Two American professors, David Harrison and Gregory Anderson, are featured in this documentary. They are searching the world for vanishing languages and trying to preserve them before it’s too late. The point is made that the rate of loss is as high as that for species extinction per capita. The following quote from the people that produced this film is telling:
Roughly 40 percent of the world’s estimated 6,800 languages may disappear within the next century, linguist Stephen Anderson said this month in Seattle at a meeting of the American Association for the Advancement of Science.
This film is a fascinating look at the life’s work of two men intent on preserving something as ephemeral and mercurial as a language. And what is a language after all but a way for humans to describe the world and themselves. So they say that it is a whole world that is being lost here: not just a set of vocabulary and grammar.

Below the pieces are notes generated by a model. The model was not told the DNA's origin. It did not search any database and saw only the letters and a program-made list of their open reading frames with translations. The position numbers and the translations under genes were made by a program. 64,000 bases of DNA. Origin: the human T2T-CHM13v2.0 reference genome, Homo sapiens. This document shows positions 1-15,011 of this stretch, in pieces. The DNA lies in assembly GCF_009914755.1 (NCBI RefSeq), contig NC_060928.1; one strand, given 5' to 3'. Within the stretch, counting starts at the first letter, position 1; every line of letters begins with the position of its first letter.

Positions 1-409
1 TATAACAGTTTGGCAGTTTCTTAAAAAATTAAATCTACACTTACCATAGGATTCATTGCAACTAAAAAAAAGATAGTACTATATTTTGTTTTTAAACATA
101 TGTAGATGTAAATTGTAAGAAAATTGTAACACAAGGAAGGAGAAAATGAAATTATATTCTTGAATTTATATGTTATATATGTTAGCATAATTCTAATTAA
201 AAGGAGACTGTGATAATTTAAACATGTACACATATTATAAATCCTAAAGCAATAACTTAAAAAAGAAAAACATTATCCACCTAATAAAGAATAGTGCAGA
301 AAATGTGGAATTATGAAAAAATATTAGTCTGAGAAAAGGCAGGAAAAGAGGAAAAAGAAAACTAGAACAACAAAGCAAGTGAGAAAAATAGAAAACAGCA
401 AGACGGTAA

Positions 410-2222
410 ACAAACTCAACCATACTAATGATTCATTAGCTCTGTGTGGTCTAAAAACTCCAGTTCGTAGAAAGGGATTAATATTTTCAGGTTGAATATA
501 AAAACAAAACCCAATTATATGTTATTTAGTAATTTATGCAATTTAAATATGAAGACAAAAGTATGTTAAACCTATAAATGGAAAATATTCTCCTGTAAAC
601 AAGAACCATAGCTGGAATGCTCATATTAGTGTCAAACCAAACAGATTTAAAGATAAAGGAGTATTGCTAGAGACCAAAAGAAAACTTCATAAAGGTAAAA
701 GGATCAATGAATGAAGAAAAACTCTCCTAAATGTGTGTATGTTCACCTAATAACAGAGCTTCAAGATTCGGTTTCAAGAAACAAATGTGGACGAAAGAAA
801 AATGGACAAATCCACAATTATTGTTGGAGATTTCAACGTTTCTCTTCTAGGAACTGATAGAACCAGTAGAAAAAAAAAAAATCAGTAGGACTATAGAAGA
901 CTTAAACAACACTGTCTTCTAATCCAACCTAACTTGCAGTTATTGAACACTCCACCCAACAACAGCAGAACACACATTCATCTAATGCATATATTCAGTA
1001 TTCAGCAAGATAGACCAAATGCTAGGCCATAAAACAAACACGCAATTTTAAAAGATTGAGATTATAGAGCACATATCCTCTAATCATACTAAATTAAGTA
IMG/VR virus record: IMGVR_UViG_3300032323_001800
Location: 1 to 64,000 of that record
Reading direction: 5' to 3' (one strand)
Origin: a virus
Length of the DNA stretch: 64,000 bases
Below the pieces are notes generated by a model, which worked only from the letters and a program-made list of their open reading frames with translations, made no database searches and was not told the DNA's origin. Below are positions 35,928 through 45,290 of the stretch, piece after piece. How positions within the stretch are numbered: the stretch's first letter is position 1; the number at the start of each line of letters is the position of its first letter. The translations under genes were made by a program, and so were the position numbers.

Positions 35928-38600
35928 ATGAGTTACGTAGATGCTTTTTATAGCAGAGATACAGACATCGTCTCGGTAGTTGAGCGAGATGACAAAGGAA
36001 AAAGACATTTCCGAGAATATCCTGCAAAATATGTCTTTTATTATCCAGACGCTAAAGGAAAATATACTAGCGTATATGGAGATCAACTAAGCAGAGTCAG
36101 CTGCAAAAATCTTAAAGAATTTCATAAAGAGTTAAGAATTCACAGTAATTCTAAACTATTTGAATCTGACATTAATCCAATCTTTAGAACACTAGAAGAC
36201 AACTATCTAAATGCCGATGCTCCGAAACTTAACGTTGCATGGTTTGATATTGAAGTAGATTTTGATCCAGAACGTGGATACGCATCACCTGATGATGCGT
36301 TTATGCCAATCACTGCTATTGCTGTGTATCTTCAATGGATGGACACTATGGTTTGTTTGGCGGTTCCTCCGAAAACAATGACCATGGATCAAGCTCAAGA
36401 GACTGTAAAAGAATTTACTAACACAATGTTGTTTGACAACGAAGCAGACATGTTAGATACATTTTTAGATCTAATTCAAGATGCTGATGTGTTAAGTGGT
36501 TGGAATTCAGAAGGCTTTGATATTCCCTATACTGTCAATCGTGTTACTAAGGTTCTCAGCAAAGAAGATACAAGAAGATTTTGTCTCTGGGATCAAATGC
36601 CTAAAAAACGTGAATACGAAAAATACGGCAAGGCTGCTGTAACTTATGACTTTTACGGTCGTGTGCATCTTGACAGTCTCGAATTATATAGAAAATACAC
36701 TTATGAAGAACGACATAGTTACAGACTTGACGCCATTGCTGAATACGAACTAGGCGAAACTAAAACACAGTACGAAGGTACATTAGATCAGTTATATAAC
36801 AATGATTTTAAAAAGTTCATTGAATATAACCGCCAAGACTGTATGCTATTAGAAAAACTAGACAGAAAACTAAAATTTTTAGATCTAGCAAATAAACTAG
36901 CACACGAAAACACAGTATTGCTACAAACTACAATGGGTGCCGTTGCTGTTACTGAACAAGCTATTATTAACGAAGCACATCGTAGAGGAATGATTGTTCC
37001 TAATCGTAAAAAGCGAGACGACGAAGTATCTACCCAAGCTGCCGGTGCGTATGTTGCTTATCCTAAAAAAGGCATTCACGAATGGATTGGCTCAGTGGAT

And my favourite finding by the Linguists is the number system for the Sora language in India. In English, we use a base 10 numbering system where the numbers cycle from 1 to 10 and then repeat. But check this out:
In India they find that the Sora language operates with a strange numbering system. The native speaker counts to 13 and says, “twelve-one.” The linguists conclude that it operates on a base-12 system.
But at the number 30, he says “twenty-ten,” which indicates a base-20 system. The linguists look at each other in amazement as they realize that Sora uses both: at 32, it’s “twenty-twelve,” 33, “twenty-twelve-one.”
“Our favorite number is 93,” Anderson said. “It’s four-twenty-twelve-one.”
That’s cool. I thought French was complicated enough with its 90 (four-twenty-ten) and 70 (sixty-ten) constructs but those are really just oddities in what is really a base 10 system too. Dave and Greg think this is the first double base numbering system in a language they’ve come across. Just shows you how inventive a species we are!
I recommend it.